The Power of Fitness: Real Women Share Their Stories
Pages in this Story:
- "Fitness gave me the strength to fight off an attacker."
- "Fitness gave me the strength to get through a divorce."
- "Fitness gave me the strength to conquer lung cancer."
- "Fitness gave me the strength to recover from a car crash."
"Fitness gave me the strength to conquer lung cancer."
Last August, Maki Inada finished a sprint triathlon in Ithaca, New York, in just under two hours. It wasn't her best time. But for Maki, who had been diagnosed with stage IV lung cancer 18 months earlier, it was a sweet victory -- and marked the end of a difficult journey.
It all started with a lingering cough, which Maki, now 38, a biology professor, chalked up to the change in climate when she and her husband, Jeff Pleiss, moved from San Francisco to Ithaca. Jeff, though, was worried and pushed her to see a doctor. The chest X-ray revealed a seven-centimeter mass in Maki's left lung. "I was completely shocked," she says. "I never smoked. I've always exercised. I had really healthy habits."
The tumor was too large to be surgically removed, so Maki's doctor put her on chemotherapy plus Tarceva, an anticancer drug. The chemo treatment, which was scheduled in three-week cycles, was taxing: Maki lost her hair and spent the first days after each drug infusion sleeping or recuperating on the couch.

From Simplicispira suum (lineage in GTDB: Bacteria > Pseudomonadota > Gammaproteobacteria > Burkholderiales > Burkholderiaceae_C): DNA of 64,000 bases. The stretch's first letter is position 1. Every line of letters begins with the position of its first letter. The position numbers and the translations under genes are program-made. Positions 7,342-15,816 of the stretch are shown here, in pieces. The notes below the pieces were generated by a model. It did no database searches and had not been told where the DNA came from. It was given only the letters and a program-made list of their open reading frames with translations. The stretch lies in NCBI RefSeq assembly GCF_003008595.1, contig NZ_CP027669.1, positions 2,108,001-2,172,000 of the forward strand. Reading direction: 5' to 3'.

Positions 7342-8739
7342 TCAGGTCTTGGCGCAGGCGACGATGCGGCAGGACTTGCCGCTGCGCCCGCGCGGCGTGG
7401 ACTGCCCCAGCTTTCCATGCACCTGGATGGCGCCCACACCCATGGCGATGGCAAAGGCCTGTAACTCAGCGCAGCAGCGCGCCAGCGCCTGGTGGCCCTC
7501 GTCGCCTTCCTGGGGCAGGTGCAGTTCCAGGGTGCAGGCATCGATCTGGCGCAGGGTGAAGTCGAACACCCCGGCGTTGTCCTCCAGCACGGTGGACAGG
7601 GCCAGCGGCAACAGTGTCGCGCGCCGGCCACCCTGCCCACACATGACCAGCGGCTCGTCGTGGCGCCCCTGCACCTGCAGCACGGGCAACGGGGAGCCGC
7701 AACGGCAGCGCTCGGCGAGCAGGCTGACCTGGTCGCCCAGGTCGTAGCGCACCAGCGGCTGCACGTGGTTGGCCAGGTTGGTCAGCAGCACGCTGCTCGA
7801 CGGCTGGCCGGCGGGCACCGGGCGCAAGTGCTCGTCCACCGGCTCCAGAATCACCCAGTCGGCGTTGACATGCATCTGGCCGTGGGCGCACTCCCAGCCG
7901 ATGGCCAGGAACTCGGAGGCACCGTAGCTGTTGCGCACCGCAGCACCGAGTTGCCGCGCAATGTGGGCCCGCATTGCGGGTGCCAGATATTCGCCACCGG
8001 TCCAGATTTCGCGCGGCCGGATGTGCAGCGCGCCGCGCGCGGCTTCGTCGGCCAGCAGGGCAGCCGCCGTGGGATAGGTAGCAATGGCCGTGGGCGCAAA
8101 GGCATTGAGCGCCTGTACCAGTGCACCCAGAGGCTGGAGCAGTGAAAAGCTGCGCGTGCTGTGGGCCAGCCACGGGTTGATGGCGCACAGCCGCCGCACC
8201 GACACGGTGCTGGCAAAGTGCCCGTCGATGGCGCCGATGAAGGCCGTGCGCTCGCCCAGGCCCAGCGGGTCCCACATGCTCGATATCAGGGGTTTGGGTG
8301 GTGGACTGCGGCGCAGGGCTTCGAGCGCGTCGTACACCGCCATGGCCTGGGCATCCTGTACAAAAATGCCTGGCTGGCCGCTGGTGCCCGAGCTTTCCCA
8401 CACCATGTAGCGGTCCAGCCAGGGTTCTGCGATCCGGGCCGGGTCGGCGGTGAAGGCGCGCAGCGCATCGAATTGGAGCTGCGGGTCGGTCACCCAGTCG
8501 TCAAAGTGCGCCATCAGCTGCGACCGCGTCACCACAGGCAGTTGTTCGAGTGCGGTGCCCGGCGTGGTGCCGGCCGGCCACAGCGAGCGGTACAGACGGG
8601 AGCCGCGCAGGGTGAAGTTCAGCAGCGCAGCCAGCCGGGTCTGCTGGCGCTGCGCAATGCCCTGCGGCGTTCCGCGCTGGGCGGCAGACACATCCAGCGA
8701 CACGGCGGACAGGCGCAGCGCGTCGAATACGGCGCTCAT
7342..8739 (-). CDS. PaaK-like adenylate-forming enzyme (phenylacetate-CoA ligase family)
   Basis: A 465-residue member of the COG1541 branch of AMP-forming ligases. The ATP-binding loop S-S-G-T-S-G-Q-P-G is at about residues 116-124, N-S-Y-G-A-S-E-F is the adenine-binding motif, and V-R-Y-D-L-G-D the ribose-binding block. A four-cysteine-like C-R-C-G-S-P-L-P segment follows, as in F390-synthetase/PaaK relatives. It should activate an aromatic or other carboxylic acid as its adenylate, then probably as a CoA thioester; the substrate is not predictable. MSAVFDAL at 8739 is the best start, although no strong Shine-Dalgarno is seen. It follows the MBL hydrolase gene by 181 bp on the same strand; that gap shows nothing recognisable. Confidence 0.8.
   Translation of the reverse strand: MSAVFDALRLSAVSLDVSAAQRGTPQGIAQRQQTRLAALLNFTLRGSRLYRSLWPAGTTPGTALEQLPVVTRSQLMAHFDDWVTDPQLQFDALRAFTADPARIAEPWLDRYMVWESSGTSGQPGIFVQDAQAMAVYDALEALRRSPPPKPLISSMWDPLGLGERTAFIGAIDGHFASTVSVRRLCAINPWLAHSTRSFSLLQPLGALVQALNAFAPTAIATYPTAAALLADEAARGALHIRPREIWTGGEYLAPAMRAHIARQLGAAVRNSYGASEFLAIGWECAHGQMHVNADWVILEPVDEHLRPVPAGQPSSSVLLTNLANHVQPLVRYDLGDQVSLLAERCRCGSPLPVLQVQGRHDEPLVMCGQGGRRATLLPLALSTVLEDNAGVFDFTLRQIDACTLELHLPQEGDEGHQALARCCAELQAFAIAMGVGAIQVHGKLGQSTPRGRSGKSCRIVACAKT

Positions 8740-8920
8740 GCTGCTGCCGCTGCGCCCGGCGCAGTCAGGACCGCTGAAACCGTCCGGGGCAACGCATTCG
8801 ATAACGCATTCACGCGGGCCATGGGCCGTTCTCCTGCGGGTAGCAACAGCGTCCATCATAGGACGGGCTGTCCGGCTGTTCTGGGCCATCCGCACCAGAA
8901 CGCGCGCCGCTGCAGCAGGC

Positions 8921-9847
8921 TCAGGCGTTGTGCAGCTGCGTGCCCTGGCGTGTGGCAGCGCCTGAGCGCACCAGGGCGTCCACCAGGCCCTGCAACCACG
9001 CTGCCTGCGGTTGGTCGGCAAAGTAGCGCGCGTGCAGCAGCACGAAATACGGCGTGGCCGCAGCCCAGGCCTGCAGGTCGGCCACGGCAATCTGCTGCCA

But she was determined to stay strong and in shape. So as her energy returned, she exercised. "At the beginning of each cycle, my husband and I would go on easy walks," she says. "By the following weekend my fatigue would break, and we would go for a run, maybe three or so miles."
After four months Maki's tumor had shrunk to one centimeter; it could now be removed along with a lobe of her lung. But rather than rest before the major surgery, she upped her training schedule. "I wasn't going to be weak and bedridden," she says. Indeed, the day after the operation, she walked laps around her hospital floor.
Because of her excellent physical condition, her surgeon says, Maki was back home in just four days as opposed to the usual week. Her operation was deemed a success, and she was declared cancer-free. Thirteen months later she finished the triathlon with her husband by her side. "We made it," Maki says, "and with just one lung. I will never take running, biking, or swimming for granted again."
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